Apply ointment as directed on the day of surgery to keep any absorbable sutures moist and allow the incisions to heal quicker. You’ll be given medicine for pain control. In most cases, pain is mild and only lasts the first day or two. You’ll want to avoid any vigorous physical activity in the first one to two weeks, which can worsen swelling and cause the stitches to open up. Sleeping with the head elevated the first few days can also reduce swelling. You may shower the day after surgery, but should avoid any pulling or rubbing of the skin. Use a towel to pat the surgical areas dry.
Do not rub them. Avoid excessive cleaning of the surgical areas as this can lead to suture breakage prematurely. Complications are always possible with any surgery and knowing how to deal with them is important. Many people experience oozing or mild bleeding from their incisions in the first few days after surgery and this is normal. Holding direct pressure over a bleeding area for several minutes will nearly always make it stop. If bleeding persists despite several minutes of direct pressure, notify our office. Sutures are thin and delicate and can break, sometimes for no apparent reason. If your sutures break and your wound appears to be opening up, let our office knows.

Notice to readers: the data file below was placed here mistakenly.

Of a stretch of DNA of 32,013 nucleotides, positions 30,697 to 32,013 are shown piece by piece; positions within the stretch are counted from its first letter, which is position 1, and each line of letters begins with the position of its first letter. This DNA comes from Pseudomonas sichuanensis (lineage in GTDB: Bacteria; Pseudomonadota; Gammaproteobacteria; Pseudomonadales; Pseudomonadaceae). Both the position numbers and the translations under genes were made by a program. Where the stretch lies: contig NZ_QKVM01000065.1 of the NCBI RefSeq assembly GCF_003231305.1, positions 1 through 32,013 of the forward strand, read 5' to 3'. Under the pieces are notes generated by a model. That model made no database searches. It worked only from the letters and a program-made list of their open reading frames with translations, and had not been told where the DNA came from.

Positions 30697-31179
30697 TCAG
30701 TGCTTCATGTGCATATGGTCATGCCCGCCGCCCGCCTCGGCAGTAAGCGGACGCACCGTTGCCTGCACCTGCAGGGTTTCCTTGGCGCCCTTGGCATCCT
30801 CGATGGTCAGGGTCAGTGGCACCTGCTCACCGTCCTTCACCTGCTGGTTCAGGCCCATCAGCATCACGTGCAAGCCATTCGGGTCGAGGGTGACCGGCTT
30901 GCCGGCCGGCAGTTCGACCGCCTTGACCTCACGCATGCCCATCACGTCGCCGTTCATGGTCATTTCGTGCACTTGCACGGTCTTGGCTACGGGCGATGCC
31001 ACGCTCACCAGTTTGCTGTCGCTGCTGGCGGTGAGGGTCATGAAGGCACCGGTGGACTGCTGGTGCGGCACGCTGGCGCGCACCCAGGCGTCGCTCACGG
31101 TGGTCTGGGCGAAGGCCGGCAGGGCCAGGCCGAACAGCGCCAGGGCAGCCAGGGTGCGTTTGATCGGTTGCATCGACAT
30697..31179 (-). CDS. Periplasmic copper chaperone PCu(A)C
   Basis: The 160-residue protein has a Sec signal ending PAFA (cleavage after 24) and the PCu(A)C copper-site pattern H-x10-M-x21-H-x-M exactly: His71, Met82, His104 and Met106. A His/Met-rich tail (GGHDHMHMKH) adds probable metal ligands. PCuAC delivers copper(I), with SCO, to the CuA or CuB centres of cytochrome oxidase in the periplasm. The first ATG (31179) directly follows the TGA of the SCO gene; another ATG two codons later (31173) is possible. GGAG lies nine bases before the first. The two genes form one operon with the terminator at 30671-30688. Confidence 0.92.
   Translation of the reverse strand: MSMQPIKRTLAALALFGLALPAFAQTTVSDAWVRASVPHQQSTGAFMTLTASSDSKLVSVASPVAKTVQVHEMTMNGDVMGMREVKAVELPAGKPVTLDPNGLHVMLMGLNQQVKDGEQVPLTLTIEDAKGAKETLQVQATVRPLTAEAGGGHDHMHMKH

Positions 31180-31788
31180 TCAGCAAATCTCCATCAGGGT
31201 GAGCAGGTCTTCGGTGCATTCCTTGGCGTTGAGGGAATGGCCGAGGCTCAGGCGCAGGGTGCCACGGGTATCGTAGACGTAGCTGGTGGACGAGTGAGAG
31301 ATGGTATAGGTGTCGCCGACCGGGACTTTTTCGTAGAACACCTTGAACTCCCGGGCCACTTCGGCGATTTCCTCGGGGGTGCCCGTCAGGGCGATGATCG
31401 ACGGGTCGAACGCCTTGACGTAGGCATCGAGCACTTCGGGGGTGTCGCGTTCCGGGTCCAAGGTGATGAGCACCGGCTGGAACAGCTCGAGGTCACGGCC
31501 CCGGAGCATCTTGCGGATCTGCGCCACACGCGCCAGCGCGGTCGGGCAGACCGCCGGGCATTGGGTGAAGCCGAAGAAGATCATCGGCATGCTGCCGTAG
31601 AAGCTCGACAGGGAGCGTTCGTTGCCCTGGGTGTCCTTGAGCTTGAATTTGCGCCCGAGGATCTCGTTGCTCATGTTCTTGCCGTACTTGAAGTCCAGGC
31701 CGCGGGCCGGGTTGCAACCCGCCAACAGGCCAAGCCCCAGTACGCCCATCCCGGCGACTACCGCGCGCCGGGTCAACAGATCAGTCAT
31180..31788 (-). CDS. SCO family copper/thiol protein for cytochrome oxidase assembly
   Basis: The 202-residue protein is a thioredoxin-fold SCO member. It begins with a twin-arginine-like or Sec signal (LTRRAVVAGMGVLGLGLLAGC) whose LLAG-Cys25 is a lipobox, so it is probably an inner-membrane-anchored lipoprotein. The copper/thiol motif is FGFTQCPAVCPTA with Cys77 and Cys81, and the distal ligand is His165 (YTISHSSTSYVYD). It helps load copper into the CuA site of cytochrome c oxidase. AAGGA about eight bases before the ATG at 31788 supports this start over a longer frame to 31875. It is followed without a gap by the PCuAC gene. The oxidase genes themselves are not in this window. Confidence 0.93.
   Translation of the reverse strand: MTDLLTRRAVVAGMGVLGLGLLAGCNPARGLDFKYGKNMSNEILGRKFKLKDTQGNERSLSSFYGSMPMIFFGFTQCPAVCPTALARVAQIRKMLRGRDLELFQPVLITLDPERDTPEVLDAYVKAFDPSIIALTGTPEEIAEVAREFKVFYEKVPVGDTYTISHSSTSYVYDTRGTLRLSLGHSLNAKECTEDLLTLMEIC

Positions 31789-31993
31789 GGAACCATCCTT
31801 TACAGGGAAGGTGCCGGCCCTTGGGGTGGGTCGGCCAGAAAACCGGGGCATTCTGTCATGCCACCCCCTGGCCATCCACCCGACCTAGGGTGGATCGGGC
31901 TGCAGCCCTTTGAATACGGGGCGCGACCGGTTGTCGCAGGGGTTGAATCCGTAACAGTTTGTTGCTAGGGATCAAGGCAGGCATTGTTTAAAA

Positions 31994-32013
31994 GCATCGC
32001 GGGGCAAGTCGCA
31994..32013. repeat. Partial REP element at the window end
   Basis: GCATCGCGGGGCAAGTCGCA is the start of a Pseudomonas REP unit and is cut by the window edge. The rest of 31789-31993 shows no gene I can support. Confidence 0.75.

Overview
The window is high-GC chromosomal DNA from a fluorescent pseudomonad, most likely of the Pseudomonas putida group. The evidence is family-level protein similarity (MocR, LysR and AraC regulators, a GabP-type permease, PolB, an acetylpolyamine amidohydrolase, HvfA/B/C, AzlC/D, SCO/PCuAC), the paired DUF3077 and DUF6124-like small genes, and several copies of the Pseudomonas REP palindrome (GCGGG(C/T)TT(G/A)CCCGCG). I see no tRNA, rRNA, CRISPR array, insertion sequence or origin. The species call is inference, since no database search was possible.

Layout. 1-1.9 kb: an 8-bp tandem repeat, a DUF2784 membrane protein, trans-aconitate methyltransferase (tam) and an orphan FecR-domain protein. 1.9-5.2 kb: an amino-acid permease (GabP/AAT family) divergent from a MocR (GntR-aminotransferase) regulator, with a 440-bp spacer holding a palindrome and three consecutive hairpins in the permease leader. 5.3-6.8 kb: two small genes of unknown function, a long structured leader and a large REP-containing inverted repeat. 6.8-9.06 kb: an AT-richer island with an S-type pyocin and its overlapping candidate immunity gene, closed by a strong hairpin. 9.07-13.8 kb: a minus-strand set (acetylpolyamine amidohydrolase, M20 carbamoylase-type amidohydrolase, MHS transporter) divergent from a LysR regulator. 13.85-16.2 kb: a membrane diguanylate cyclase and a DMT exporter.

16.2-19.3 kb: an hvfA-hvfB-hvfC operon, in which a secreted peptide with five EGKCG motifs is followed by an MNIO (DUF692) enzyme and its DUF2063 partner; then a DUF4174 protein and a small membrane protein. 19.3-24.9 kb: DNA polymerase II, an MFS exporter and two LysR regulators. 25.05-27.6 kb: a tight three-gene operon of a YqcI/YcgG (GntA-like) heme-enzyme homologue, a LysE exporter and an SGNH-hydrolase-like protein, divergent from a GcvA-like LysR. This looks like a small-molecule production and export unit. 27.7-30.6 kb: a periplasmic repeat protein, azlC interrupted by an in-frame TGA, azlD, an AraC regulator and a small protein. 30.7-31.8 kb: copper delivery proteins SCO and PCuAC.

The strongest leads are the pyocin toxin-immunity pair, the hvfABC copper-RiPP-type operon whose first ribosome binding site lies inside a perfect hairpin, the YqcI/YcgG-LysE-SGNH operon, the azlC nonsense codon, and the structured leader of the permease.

Infections are also rare in these types of surgeries, but can occur. Using the ointment as directed and avoiding touching the wounds is the best way to avoid infection. If the wounds become red, painful, or there’s a cloudy, smelly discharge, notify our office. During the first week after surgery, you can expect to look pretty rough. You’ll have some significant swelling and bruising and you may not feel comfortable in public without some sunglasses. Swelling tends to be worse over the first one to two days, then slowly reduces day to day. Most swelling is gone within three weeks. But in some patients, this can last more weeks. Bruising generally clears up by two weeks.
We usually see patients back after a week and then another six weeks to ensure they have healed well and are happy with their outcome. Just a few words on insurance considerations. In most cases, insurance, including Medicare, pays for eyelids and brow surgery. In these cases, we must demonstrate how the eyelids are limiting your vision, which we do with a visual field test. We’ll also take photographs, which your insurance company will require to authorize your surgery. Preauthorization takes around three weeks.
We generally schedule you at least three weeks from your visit to ensure that the preauthorization process will be completed by then. Cosmetic procedures are not covered by insurance. In many cases, however, we combine cosmetic procedures with medically necessary surgery so that patients can recover from both simultaneously. It’s also much cheaper to do the surgeries at the same time. Lower eyelid lift to remove bags and tighten the skin is the most common cosmetic surgery we perform.